CREDIT TO : Philstar.com
MANILA, Philippines – In media and casual conversations, the terms “magnitude” and “intensity” are often interchanged whenever the severity of a quake is discussed.
Thus, to help Filipinos start being earthquake-smart, DMCI Homes asked engineers Brian Tan and Ronald Santiago to sort out the myths from the facts.
Tan holds a Master of Science degree from Massachusetts Institute of Technology, with a specialization in geotechnical engineering, and taught graduate level course in earth structures at UP Diliman where he earned his doctorate.
Santiago, for his part, is the managing partner of Macro Consulting Structural Engineers, a trusted structural engineering firm involved in earthquake engineering, structural inspection and investigation, and civil works engineering.
“Magnitude is a measure of how strong the earthquake was in terms of energy. So for a magnitude of 6.9, a scientist would know that’s more or less equivalent to so many atomic bombs exploded,” Tan explained.
On the other hand, intensity is the subjective measure of how an earthquake is felt at a certain location. “That’s why we have different intensity values for one earthquake” per locality. Intensity also depends on the magnitude of an earthquake, how close you are to the earthquake, how deep the earthquake was, and what the soil conditions are,” he added.
Santiago, meanwhile, said his team is always asked about the maximum earthquake intensity that a building can withstand. He said the country’s present building code does not specify this, but our structures are designed based on code requirements that have redundant safety factors.
“Our current code, which is the National Structural Code of the Philippines , is based on the Uniform Building Code. Our buildings are designed to be on the conservative side, both in terms of performance and codal analysis, which is actually safer.”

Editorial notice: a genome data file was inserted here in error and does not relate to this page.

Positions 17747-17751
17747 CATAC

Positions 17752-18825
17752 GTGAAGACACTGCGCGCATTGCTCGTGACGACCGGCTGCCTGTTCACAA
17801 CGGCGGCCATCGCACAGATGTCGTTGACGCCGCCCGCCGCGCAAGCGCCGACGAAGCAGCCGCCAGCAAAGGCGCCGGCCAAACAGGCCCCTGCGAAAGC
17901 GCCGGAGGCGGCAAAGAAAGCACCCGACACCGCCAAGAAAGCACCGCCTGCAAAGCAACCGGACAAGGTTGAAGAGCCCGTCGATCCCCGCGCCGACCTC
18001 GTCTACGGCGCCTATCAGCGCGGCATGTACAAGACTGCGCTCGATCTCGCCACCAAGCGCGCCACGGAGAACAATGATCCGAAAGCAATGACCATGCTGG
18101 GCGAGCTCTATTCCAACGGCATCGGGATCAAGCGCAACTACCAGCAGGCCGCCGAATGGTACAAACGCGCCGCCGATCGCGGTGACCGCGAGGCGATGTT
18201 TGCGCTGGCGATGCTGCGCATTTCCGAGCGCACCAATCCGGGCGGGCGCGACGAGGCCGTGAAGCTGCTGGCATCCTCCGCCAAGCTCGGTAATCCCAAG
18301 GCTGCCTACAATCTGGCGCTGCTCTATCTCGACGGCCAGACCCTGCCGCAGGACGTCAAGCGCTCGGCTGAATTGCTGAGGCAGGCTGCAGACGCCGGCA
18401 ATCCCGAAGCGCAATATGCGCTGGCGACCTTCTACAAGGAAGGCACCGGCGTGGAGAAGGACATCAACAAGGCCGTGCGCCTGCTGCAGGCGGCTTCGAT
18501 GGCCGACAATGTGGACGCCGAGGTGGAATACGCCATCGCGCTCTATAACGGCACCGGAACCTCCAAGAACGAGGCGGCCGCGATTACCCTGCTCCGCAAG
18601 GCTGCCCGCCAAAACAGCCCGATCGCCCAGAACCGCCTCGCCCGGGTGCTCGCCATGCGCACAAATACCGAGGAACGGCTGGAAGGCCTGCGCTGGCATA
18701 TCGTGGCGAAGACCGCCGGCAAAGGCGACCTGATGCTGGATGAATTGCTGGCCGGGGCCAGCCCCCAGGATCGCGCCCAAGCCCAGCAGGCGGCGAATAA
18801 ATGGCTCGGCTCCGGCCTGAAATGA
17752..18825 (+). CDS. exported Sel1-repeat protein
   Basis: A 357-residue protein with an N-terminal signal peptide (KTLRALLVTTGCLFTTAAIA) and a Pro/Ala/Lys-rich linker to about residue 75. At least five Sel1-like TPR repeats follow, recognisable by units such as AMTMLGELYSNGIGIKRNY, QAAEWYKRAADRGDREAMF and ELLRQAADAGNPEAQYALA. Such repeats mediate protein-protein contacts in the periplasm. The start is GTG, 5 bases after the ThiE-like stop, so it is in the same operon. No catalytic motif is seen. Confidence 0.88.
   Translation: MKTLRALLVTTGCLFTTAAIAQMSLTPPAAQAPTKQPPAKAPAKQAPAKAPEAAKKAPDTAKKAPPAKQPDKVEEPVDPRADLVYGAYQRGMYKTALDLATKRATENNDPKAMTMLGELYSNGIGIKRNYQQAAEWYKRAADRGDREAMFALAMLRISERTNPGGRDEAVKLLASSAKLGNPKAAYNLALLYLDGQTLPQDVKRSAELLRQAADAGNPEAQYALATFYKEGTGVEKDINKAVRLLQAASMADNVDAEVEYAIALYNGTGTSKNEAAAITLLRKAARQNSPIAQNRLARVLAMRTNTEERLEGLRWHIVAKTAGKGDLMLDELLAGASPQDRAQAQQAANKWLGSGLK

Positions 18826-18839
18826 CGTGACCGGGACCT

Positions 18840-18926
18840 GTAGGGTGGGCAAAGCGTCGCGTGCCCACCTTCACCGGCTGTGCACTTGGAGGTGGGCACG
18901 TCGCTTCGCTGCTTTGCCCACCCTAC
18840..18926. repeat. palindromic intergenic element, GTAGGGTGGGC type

Tan also said there is no such thing as an earthquake-proof building. Well-designed and constructed buildings, however, may be called “earthquake-resistant.”
Both experts also dispelled other misconceptions such as Japan’s building rollers being touted as providing the best ‘earthquake-proof’ option. Tan corrected the misimpression and mentioned that there is a maximum height that a building can use roller bearings. “Of course it would lessen what you feel but then you don’t need to have it to be earthquake-resistant.”
Tan mentioned the 2004 Metropolitan Manila Earthquake Impact Reduction Study that considered the potential effects of a major earthquake in Metro Manila. He explained that the worst affected will be those whose homes and buildings that were built haphazardly, which is why the report emphasized the importance of properly-engineered buildings. “I think the point is that it’s really all about design and construction.”
“Unlike other real estate firms, DMCI Homes as a builder-developer performs civil, structural and architectural works of the projects in-house,” said Gerry Ancheta, DMCI Homes VP for design and engineering.
Before acquiring land for development, a soil investigation is conducted first. Results are then passed on to renowned geotechnical experts like Tan, who will recommend the capacity of the soil to the structural designers like Santiago. Philvocs certifications on fault line distances and NSCP guidelines and provisions are of course, mandatory considerations. In addition, all high-rise residential developments of DMCI Homes are reviewed by third-party consultants abroad who work with the local engineers on record. All these form the basis of the structural design of the buildings within DMCI Homes developments.
DMCI Homes, part of the DM Consunji conglomerate well-regarded in the industry for its almost 60 years of pioneering construction achievements and world-class engineering, assures home seekers and its residents that the company performs thorough evaluation before even coming up with a plan for every project.
“At this point when people are more anxious in choosing the right investment and value for hard-earned money, it’s really a matter of trust and relying on reputation,” Tan said.